2. It is not only those who find themselves unemployed that are terrified, I am now 70 years old and for 25 years, have been an educator in one of the richest states in the USA. We do not receive social security but rather pay heavily into our pension program with the promise that it will be there for all of us. However, in order to get a livable pension one must work for 37 and 1/2 years.That would put me at 83 years old. I reached the top of my modest pay scale long ago and have not had a raise in years, in fact every year my take home pay has been painfully reduced by rising healthcare costs and an enormously growing out of pocket deductible. While my salary has gone down, three weeks of teaching time and professional responsibilities have been added without compensation. Now our state is crying poverty and state workers have had to accept give backs on their pension. Fire fighters and police are next and we are not far behind.This is terrifying to me because, on paper, I will never qualify for any programs or assistance. Teaching was not my first choice, I would have much preferred to go into my studio and make art, but I became a single mom with two kids heading toward college and it seemed the grownup thing to do. My one wish after meeting the responsibilities of parenthood, was that choosing to teach full time would allow me to be financially solvent enough to enter my elder years with dignity. To live without fear of how to pay for my rent, nursing home or hospice care when the time comes so that I would not be a burden to my children and extended family. I no longer see that as a possibility and it leaves me in despair. There are millions of Baby Boomers who have remained employed long after they would choose to do so for this reason. We do not retire because we cannot afford too and that trickles down to far less positions available to those just entering the workforce.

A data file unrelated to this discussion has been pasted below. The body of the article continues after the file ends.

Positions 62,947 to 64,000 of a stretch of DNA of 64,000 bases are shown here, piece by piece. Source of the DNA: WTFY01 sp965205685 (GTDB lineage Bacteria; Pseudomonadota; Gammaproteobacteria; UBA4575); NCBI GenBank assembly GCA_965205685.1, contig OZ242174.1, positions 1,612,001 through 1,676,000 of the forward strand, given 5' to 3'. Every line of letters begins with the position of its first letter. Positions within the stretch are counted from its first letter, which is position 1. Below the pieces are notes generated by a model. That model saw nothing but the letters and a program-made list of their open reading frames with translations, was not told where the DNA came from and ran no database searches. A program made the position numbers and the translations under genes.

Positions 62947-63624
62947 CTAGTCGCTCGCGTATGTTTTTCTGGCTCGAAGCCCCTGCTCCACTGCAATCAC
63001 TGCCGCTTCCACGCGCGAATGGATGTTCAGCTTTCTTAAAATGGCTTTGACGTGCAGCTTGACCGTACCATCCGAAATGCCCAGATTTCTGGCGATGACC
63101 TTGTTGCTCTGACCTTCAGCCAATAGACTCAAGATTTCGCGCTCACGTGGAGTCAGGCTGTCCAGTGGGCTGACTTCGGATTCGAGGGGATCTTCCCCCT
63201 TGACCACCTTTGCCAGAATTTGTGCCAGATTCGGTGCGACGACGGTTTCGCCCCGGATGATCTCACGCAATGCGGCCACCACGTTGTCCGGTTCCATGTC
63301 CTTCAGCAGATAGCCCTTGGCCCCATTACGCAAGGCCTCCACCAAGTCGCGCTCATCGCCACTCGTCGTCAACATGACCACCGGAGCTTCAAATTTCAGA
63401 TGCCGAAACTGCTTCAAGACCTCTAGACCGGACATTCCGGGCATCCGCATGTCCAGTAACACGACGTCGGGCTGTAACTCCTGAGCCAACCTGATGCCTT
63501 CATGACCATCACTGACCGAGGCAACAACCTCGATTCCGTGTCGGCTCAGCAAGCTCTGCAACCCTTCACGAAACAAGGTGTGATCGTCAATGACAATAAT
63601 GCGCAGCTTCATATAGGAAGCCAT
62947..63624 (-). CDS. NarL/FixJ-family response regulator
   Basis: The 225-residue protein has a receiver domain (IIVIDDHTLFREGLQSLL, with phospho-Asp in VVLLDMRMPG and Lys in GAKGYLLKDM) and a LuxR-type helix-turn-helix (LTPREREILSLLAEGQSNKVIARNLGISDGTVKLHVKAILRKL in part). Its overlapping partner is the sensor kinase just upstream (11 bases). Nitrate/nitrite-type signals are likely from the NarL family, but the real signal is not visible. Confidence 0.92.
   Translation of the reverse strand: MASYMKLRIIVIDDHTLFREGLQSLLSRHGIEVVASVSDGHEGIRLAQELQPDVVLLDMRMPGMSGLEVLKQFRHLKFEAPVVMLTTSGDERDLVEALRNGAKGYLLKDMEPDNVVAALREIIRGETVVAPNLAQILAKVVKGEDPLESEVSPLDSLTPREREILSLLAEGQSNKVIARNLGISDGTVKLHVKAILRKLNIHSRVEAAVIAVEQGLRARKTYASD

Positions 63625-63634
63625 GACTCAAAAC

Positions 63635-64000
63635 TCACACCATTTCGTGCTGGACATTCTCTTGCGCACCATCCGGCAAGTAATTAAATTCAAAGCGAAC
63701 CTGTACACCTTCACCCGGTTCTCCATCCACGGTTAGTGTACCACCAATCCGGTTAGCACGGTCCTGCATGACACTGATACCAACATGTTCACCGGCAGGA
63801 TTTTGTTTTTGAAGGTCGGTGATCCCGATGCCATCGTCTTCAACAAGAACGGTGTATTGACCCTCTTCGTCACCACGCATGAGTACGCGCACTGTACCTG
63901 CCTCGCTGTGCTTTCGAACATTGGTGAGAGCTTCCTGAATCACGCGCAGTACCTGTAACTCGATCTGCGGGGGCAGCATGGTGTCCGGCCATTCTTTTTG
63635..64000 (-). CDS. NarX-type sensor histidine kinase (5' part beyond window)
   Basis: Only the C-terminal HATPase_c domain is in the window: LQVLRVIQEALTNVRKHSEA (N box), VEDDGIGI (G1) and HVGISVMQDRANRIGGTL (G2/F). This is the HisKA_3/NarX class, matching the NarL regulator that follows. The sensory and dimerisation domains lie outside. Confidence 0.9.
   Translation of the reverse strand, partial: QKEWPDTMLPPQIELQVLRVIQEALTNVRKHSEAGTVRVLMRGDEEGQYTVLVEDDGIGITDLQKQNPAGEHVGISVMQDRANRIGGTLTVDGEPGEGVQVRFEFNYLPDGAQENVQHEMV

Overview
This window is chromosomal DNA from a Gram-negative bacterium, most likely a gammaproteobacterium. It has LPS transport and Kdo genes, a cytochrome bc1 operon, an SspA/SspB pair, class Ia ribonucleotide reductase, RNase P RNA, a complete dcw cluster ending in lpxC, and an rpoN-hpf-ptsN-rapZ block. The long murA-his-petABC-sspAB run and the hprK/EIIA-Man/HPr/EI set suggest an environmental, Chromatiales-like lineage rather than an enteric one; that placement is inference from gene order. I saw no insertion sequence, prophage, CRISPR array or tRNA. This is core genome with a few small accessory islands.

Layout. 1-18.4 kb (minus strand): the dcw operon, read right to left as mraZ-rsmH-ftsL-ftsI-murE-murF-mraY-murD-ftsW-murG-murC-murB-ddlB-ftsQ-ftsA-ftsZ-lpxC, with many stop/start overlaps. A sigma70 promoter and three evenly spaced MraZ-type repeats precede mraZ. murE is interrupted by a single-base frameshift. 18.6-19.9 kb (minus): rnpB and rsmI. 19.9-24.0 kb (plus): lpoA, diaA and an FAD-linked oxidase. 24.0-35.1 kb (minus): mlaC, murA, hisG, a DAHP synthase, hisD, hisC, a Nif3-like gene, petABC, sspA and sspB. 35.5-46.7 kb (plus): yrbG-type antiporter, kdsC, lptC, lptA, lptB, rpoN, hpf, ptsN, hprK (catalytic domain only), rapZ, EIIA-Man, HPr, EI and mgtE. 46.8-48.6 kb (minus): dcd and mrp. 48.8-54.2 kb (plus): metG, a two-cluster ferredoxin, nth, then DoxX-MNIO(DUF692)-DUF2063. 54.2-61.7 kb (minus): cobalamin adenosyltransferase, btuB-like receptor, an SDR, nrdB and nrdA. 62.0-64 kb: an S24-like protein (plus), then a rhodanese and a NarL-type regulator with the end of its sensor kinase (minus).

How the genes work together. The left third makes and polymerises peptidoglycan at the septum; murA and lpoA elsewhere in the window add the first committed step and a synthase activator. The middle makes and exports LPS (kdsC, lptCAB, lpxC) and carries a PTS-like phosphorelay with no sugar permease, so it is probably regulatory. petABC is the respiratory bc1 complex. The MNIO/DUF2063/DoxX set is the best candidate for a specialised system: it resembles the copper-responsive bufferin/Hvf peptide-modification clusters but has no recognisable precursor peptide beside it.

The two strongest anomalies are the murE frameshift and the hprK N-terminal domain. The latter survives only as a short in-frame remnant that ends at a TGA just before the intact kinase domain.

1. Thank you for so generously sharing your story, Barbara. I can totally identify. I was an adjunct instructor at the university level for ten years before retiring (and moving to Mexico last year), earning what amounted to $9 an hour, without benefits. I think Elizabeth White’s book would be immensely beneficial to every older person at or near or even beyond retirement age, whether still working or not. I highly recommend it. In my view, it’s an inspired book, a godsend, an antidote to despair.

  3. Elizabeth here, author of Fifty-five, Unemployed and Faking Normal. Thank you Bonnie for this great review and endorsement. Thank you all for your very candid sharing. It is so important that we get our stories out there to counter act all these beaming boomer, accountant turned pastry chef narratives the media likes to focus on. The questions I grapple with in my book are how do we live a richly textured life on a more modest income. Is that still possible?And how do we get our brains around, confront, deal with the downward mobility many of us are facing and never expected.

    1. Liz! So happy to see you’ve joined this WOW conversation. If WOW readers wish to contact you directly, may they do so (at your fakingnormal e-mail address above)? Maybe you have another, similar, book in your future, but this next one could be on older, single, retired women — of whom there are many here in San Miguel.